Surrick v. Zoning Hearing Board of Upper Providence Twp.,
476 Pa. 182 (1978)
In what is now recognized as a landmark decision for determining whether a zoning ordinance disproportionately and unconstitutionally precludes multi-family dwellings (MFDs), the Pennsylvania Supreme Court set forth a three-step multi-factor test as well as the scope of judicial review for claims alleging this defect.
Seeking to build apartments and townhouses on a 16.25-acre tract zoned A-1 Residential (single-family residences on 1-acre minimum lots), Developer applied for a variance from the zoning hearing board and simultaneously challenged the substantive validity of the ordinance. Developer argued that the ordinance unconstitutionally excluded MFDs from the Township because the Township had only 1.14% of total acreage available for MFDs, and within these areas, MFDs competed with many other (mostly commercial) uses. The Township denied the variance. After appealing its constitutional claims all the way to the Supreme Court, Developer prevailed.
After tracing the development of Pennsylvania law relating to partial exclusions, the Supreme Court 1) solidified the appropriate test to determine when an ordinance contains an unconstitutional partial exclusion of MFDs and 2) established the appropriate standard of review for such challenges. Under the Supreme Court’s three-part test, the first step is to ask whether “the community in question is a logical area for development and population growth,” considering factors such as the proximity to large metropolitan areas as well as the community and the area’s projections for growth. The second step is to determine the “present level of development,” considering factors such as the area’s population density, the percentage of undeveloped land, and the percentage available for MFDs. The third step is to determine whether the ordinance has an “exclusionary impact.” Under this step, the focus is on the effect of the ordinance, rather than its intent. Ordinances that restrict a community from providing a “fair share” of the region’s demand for MFDs will not survive scrutiny.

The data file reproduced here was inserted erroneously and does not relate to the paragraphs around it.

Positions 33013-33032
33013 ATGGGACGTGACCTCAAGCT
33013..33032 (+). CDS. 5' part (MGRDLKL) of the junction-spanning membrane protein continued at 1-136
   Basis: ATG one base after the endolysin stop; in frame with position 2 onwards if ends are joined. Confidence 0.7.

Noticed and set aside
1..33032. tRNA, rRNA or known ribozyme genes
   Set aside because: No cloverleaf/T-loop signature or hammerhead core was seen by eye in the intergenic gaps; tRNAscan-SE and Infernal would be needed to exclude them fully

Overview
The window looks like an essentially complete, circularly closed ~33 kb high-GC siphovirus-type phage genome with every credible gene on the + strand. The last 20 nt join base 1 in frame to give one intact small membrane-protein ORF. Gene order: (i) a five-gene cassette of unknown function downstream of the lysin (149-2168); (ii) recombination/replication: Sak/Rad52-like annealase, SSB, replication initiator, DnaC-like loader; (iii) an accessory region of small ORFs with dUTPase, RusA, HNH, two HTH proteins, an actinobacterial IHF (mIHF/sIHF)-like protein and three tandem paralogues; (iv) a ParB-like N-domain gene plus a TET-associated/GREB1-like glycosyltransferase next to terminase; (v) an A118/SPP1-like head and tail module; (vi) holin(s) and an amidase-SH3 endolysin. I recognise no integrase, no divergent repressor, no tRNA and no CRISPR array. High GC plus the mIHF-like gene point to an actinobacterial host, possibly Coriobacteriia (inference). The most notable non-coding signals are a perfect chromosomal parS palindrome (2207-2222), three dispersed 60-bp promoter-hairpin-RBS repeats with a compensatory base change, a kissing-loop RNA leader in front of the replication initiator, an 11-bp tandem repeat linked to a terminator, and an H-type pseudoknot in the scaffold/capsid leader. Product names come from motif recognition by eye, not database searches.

Elaborating on prior “fair share” precedent, the Supreme Court held that a partial exclusion is unconstitutional when the amount of land zoned for multi-family use is “disproportionately small” relative to the overall regional growth pressures and the amount of undeveloped land in the community available for multi-family dwellings. Although the Supreme Court emphasized in this case that the MFDs competed with “more than a dozen other uses” within the (already limited) areas of the Township allowing for MFDs, the Supreme Court noted that the factors used in this case to determine “disproportionately small” should not be construed as the only germane factors for future cases.
Finally, the Supreme Court rejected the Township’s argument that such balancing analysis by the courts will usurp the legislative powers of local governments. The Supreme Court sought to minimize such concerns by establishing that the judicial review of such challenges will “be limited to determining whether the [municipality’s] zoning formulas . . . reflect a balanced and weighted consideration of the many factors which bear upon local and regional housing needs and development.”
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